17th Annual Mind/Brain Lecture: The Connection Between Genetics and Autism

Michael Wigler

Please join us on Monday, April 1, at 4:30 pm for our annual exploration of the mysteries of the mind at the 17th Annual Swartz Foundation Mind/Brain Lecture. Professor Michael Wigler, Cold Spring Harbor Laboratory (CSHL), will present his genetic research findings in a presentation entitled “Considering the Genetics of Cognitive Function
Through the Prism of Autism.”

Professor Wigler will detail how genetics may be involved in the development of autism. The terms “autism” and “autism spectrum disorders” are used to describe a common developmental cognitive-behavioral disorder characterized by disabling defects in social response and communication, along with inappropriate repetitive behaviors. There is a strong male bias among those diagnosed, especially among the lesser affected. While the influence of the environment is a factor in causation, the involvement of genetics is clear.

The autism risk for a newborn is more than tenfold higher if a prior sibling has the disorder, and nearly 50 percent for a male newborn if two previous siblings have been affected. Professor Wigler will discuss the evidence that new mutation in the parental germline, especially the father’s, contributes to the disorder, and increases with parental age. He will present a unified model that seeks to explain sporadic and familial autism.  Wigler’s lab estimates from the mutation data that the number of target genes is on the order of hundreds, and they have identified several dozen likely gene targets, many of which may be linked to neuroplasticity, the process by which our brains adapt to change. Although a very significant advance, the genetics does not yet fully explain the observed incidence rate. Professor Wigler will discuss why, what scientists may be missing and what his research may mean for future treatment of those with autism.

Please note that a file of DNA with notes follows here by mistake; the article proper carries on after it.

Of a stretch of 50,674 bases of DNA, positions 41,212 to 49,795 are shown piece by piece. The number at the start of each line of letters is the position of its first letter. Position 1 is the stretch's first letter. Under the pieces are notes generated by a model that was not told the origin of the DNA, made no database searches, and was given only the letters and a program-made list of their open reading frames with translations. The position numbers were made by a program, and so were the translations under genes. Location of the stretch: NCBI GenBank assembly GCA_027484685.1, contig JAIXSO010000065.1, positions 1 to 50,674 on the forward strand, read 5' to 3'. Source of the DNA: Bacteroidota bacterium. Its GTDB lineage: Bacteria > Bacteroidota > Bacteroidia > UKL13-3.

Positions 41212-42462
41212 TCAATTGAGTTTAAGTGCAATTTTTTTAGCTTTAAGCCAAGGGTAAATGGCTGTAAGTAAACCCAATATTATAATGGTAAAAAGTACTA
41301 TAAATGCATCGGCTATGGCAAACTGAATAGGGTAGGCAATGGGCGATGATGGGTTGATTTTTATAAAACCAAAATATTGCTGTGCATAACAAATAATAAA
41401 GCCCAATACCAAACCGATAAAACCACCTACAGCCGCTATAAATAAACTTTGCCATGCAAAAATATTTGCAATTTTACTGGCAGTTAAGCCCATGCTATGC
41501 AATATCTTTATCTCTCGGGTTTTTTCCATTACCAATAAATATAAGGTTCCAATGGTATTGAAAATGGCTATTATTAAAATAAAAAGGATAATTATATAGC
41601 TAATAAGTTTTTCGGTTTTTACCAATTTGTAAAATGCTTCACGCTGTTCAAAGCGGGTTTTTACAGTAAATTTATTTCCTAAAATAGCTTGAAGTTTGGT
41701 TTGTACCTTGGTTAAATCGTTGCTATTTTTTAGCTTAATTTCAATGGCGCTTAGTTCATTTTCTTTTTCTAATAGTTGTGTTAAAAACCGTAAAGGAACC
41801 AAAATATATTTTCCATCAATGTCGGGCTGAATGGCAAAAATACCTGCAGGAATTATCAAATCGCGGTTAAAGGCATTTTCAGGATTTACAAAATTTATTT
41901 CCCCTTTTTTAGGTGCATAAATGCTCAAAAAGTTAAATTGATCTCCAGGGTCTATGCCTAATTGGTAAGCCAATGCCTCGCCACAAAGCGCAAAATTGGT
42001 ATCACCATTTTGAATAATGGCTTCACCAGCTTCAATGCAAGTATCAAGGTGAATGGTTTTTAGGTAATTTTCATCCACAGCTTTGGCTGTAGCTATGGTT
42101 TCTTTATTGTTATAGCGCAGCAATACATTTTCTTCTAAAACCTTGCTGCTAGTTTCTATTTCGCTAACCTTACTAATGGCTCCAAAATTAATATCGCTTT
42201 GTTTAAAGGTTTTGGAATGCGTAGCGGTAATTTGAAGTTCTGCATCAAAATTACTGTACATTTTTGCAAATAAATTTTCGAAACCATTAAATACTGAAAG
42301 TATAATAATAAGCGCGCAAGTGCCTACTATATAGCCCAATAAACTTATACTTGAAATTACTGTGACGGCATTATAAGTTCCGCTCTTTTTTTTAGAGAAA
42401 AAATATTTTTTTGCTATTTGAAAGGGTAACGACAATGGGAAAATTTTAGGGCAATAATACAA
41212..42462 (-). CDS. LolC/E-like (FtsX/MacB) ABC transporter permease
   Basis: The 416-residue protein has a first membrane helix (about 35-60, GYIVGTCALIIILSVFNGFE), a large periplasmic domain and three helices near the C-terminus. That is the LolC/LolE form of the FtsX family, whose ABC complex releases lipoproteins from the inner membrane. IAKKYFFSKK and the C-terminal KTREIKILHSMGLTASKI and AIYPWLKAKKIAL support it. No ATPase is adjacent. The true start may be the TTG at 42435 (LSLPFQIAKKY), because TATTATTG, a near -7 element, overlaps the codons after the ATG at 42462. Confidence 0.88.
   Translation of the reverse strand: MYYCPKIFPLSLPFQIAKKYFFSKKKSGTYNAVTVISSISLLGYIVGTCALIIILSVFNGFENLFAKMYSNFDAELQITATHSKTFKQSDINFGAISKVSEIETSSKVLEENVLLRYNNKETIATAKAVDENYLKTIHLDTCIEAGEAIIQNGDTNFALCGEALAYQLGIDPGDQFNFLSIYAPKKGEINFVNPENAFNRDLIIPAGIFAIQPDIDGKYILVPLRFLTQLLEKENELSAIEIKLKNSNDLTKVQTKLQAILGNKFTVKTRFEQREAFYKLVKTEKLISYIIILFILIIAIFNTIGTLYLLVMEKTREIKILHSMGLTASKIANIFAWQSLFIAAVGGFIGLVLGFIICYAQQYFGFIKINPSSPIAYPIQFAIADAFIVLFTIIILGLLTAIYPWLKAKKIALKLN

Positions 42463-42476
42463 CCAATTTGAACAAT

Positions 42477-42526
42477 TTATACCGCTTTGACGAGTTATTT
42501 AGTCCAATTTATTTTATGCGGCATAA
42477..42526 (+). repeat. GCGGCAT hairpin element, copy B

About the Speaker
Michael Wigler has been a trailblazer in the field of biomedical research, including human genetic disorders, population genetics and cancer genomics, and his contributions to the field of mammalian genetics have led to medicinal breakthroughs in the treatment of strokes, heart disease and cancer. Wigler’s work on mammalian cell gene transfer is nothing short of groundbreaking — with several major scientific discoveries occurring behind the walls of CSHL, where he has been since 1979. Wigler remains on the forefront of molecular cancer research, unraveling the mysteries of the genetic mutations driving the evolution of cancer cells and those that underlie genetic diseases, such as autism, and discovering new disease-causing genes.

The lecture, which will be held at the Staller Center, Main Stage, is intended for a general audience. Admission is free but seating is limited so please arrive early. A reception with the speaker will immediately follow the talk. For more on the lecture and to watch a preview video of Professor Wigler discussing his genetic/autism research, visit www.stonybrook.edu/sb/mind.

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